Few British authors wrote novels about the Second World War as the conflict was actually occurring; most wrote only short stories. Jean Rhys, too, wrote a series of WWII stories, living, once again, through a world war in Britain, while moving mostly around the eastern part of England, as her husband took on various RAF postings.1 Yet, these war stories have not been recognized in her oeuvre nor read as part of any British or postcolonial war fiction canon. Considering Rhys’s prominence, this constitutes an area of neglect in the criticism, if an understandable one, given the stories’ belated publication. As is well known, Rhys did not publish any work after Good Morning, Midnight (1939) until Wide Sargasso Sea (1966). However, she did try to get the stories published as part of a short story collection that no publisher would take on in the mid-forties. This failure was perhaps owing to “postwar Cold War conformity,” as Helen Carr has said, which made the stories’ attacks “on the established order, on snobbishness, on conventional English sexual mores, [and] on racism” too great a liability to accept (98). Interestingly, Rhys’s two most frequently anthologized stories to date, “The Day They Burned the Books” and “Let Them Call It Jazz,” both postcolonial pieces, were a part of this collection. “Temps Perdi,” the subject here, is also a postcolonial piece—the one of the collection’s war stories set in both Britain and the Caribbean, which partly grew out of Rhys’s first and only return to Dominica in 1936, her place of birth which she had left in 1907.2 The story’s invisibility as a war story is especially interesting given Phyllis Lassner’s recent claim that although “WWII was launched by Axis powers as an imperial conquest based on racialist ideology and precipitated the end of all European empires, little attempt has been made to integrate this cataclysmic event into the racially defined and ever expanding and complicating postcolonial narrative” (5).3 “Temps Perdi” weaves WWII into colonial history in a number of compelling ways, in part, as I argue here, through its spatial and disability aesthetics that establish links between wartime and colonial genocides.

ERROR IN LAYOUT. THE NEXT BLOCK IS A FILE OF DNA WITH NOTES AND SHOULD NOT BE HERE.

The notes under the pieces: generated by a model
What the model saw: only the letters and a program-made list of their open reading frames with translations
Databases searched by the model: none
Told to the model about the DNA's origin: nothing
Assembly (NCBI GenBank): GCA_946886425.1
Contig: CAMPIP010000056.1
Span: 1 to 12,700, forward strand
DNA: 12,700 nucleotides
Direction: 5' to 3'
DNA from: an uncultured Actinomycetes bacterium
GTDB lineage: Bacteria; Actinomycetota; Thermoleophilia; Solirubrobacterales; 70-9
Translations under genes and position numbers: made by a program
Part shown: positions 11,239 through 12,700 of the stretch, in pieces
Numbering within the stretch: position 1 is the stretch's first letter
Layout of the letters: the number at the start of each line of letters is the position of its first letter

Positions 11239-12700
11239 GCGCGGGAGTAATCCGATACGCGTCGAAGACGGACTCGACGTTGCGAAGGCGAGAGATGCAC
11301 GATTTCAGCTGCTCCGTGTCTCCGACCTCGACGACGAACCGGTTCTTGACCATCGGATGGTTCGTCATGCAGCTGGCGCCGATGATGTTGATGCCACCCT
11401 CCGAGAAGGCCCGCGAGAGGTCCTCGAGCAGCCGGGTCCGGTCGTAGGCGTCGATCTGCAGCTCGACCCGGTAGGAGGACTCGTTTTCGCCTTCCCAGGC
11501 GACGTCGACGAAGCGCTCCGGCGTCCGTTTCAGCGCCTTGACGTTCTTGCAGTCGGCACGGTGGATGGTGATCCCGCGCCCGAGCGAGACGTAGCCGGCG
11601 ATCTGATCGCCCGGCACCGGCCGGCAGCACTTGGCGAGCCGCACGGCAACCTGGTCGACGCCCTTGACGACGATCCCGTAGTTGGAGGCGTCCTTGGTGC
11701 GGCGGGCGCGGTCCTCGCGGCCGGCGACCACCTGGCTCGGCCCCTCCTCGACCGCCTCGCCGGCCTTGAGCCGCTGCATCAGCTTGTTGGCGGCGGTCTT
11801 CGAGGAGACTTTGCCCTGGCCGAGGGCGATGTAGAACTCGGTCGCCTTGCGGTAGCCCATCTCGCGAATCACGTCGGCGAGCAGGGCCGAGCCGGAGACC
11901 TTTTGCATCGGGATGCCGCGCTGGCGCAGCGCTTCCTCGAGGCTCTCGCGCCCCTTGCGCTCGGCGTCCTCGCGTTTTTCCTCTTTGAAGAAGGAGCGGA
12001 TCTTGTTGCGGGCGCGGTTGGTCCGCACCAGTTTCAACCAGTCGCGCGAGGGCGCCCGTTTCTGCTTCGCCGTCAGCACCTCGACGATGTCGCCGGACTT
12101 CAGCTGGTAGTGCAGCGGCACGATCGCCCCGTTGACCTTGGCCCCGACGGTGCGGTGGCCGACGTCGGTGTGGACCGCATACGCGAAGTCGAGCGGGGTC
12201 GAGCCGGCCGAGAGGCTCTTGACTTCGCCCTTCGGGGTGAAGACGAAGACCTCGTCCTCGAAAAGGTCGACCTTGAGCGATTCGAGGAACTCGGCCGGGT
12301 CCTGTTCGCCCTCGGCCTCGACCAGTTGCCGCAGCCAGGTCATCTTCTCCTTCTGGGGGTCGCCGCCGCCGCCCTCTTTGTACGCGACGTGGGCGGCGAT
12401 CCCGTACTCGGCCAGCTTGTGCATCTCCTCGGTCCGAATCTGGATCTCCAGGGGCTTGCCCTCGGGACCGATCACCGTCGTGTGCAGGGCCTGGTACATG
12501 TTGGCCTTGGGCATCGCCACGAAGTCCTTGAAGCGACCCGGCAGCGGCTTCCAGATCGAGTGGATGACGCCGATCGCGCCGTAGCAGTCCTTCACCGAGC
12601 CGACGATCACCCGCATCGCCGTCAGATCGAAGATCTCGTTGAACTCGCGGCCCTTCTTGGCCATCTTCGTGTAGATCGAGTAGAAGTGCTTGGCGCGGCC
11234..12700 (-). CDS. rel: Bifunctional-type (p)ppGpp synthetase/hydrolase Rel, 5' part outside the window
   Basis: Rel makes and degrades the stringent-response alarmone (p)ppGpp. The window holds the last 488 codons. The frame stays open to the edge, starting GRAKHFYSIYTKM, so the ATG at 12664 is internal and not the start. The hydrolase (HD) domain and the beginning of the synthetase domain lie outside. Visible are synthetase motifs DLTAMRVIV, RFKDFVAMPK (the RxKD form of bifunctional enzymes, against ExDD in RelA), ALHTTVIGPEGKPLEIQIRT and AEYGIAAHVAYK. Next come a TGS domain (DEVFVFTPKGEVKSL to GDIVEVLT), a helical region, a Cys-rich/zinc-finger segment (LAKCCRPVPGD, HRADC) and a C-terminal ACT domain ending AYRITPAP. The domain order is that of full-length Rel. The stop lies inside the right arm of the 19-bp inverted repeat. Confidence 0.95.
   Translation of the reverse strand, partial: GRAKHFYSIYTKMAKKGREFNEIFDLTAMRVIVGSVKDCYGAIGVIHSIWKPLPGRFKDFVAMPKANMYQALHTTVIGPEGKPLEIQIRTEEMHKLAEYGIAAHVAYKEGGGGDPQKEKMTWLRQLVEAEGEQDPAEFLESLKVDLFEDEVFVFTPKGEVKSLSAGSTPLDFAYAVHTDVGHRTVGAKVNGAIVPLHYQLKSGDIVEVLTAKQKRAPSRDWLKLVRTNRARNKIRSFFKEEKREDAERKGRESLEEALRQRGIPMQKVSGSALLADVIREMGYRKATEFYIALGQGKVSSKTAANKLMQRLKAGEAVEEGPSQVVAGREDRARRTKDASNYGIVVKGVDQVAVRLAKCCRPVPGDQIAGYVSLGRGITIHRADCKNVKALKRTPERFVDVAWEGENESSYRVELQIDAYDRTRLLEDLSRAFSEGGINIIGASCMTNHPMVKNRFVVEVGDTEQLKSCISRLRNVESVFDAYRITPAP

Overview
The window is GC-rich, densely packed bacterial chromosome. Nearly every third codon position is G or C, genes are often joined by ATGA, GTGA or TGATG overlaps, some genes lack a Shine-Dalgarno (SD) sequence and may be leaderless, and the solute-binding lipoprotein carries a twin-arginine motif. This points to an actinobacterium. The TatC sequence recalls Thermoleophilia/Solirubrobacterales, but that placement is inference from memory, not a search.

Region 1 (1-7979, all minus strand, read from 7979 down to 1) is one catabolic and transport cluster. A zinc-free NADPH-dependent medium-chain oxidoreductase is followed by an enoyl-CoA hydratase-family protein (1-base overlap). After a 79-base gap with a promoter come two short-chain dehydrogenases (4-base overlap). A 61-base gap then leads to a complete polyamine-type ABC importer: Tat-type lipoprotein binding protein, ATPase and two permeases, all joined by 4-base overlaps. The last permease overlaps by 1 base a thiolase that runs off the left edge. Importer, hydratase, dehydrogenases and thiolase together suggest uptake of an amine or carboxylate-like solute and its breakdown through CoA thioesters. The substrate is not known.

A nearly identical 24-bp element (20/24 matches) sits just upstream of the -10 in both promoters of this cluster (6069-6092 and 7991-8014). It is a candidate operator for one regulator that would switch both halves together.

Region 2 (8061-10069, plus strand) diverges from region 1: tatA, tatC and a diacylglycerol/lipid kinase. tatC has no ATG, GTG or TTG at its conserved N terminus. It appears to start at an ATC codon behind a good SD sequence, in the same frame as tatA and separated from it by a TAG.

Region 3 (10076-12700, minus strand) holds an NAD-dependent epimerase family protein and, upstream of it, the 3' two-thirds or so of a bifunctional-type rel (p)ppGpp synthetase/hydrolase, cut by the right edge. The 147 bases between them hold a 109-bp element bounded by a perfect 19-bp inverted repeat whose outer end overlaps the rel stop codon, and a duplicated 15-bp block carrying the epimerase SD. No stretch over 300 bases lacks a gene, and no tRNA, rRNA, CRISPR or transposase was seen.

“Temps Perdi” is unusual in structure. After a first (unnumbered, untitled) part, there are two additional parts headed as follows: 2. The Sword Dance and Love Dance and 3. Carib Quarter (italics in the original). The first part of the story opens with the unnamed narrator-protagonist describing the house in which she is temporarily residing, which is one of three houses in a cluster on the outskirts of a village on the east coast of England. Her house is the only one of the three with a name, or the only one whose name we learn—Rolvenden.4 The other two houses have been requisitioned by the army. The village is under threat of bombardment and invasion and the narrator too is vulnerable, a semi-invalid who is somehow (ambiguously) sequestered in Rolvenden. Most days, after having taken care to block off the many persistent drafts of the house, she reports that she spends her time propped up with cushions on the floor before a fire, reading.5 The bulk of this section involves the narrator’s descriptions of her environs, memories of the Caribbean where she clearly once lived, and her interactions with two men who deliver her coal, whom she resents but with whom she identifies (for various reasons which will become clear, below).
Part 2 is mostly comprised of the narrator’s memories of an evening of revel at one of Vienna’s smart hotels in the period immediately following the First World War when she was attached to a “Japanese Commission” involved in the disarmament of the Austro-Hungarian empire (261). She is socializing with French attachés, and with the Japanese military officers who, had this part been set in the story’s present, would not be allies but instead personnel in a new imperial army. Of note in part 2 is its evocation of empires past and future, the narrator’s lengthy description of her wardrobe of gorgeous dresses, a young woman’s foiling of a married officer’s advances, and the studied characterization of the cities’ postwar nationalities to bring out both positive and negative qualities (as perhaps) suggested by the section’s title. British misogyny and (especially Japanese) ethno-supremacist attitudes are emphasized on the debit side of the accounting.